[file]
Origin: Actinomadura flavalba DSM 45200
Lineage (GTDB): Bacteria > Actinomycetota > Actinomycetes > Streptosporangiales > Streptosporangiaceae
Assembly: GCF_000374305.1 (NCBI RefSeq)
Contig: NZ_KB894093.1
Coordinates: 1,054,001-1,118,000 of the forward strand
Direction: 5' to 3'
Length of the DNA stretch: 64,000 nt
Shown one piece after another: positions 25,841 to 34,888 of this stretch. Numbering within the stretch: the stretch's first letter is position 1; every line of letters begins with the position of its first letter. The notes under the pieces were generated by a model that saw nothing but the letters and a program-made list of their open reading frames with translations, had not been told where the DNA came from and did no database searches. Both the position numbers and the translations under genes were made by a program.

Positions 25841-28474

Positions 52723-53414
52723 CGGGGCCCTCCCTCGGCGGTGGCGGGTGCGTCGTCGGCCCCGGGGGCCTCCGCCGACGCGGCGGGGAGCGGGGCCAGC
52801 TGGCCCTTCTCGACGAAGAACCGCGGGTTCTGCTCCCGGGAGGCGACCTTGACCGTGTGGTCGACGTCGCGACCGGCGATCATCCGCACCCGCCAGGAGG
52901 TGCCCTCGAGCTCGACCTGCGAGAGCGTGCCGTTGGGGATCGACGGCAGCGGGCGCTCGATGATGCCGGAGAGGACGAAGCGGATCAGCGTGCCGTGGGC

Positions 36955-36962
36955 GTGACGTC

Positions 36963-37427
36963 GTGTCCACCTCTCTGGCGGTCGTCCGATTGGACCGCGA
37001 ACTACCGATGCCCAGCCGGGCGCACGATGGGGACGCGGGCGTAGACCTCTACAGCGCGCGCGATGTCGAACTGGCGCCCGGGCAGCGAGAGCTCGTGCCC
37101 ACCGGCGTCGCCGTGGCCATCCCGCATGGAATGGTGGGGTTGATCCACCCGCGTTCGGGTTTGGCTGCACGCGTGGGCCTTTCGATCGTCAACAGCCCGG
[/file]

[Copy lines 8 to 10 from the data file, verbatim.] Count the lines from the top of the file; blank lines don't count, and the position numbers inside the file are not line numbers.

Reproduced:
Shown one piece after another: positions 25,841 to 34,888 of this stretch. Numbering within the stretch: the stretch's first letter is position 1; every line of letters begins with the position of its first letter. The notes under the pieces were generated by a model that saw nothing but the letters and a program-made list of their open reading frames with translations, had not been told where the DNA came from and did no database searches. Both the position numbers and the translations under genes were made by a program.

Positions 25841-28474

Positions 52723-53414